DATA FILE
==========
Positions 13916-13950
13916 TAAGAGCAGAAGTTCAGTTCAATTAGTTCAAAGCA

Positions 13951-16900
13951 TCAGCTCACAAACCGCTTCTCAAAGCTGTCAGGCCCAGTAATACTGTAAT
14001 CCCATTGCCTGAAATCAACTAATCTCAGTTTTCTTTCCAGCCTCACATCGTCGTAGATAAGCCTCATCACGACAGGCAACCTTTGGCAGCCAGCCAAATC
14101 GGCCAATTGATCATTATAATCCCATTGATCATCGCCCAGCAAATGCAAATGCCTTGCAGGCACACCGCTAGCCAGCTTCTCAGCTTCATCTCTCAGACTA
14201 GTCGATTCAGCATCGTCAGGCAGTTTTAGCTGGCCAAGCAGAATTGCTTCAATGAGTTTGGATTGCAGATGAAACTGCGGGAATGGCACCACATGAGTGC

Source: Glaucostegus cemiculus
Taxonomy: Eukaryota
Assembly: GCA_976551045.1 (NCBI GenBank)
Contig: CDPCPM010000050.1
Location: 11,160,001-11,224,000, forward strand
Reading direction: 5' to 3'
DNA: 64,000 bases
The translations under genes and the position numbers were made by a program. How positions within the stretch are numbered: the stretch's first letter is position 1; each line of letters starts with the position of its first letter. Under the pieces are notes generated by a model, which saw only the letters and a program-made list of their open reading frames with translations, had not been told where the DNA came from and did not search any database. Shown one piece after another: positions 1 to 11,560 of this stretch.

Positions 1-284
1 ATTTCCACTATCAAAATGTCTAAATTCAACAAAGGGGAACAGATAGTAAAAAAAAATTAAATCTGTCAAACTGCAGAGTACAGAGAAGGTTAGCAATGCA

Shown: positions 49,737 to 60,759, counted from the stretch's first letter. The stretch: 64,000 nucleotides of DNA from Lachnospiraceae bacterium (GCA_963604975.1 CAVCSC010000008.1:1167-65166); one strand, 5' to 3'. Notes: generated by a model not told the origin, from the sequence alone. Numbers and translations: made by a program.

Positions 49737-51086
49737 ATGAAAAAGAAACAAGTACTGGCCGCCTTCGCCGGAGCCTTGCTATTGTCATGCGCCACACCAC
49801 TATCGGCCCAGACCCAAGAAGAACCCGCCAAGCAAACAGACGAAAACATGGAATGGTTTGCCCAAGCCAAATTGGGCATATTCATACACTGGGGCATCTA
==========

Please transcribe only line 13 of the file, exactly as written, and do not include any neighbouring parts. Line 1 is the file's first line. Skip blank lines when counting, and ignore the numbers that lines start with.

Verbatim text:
Reading direction: 5' to 3'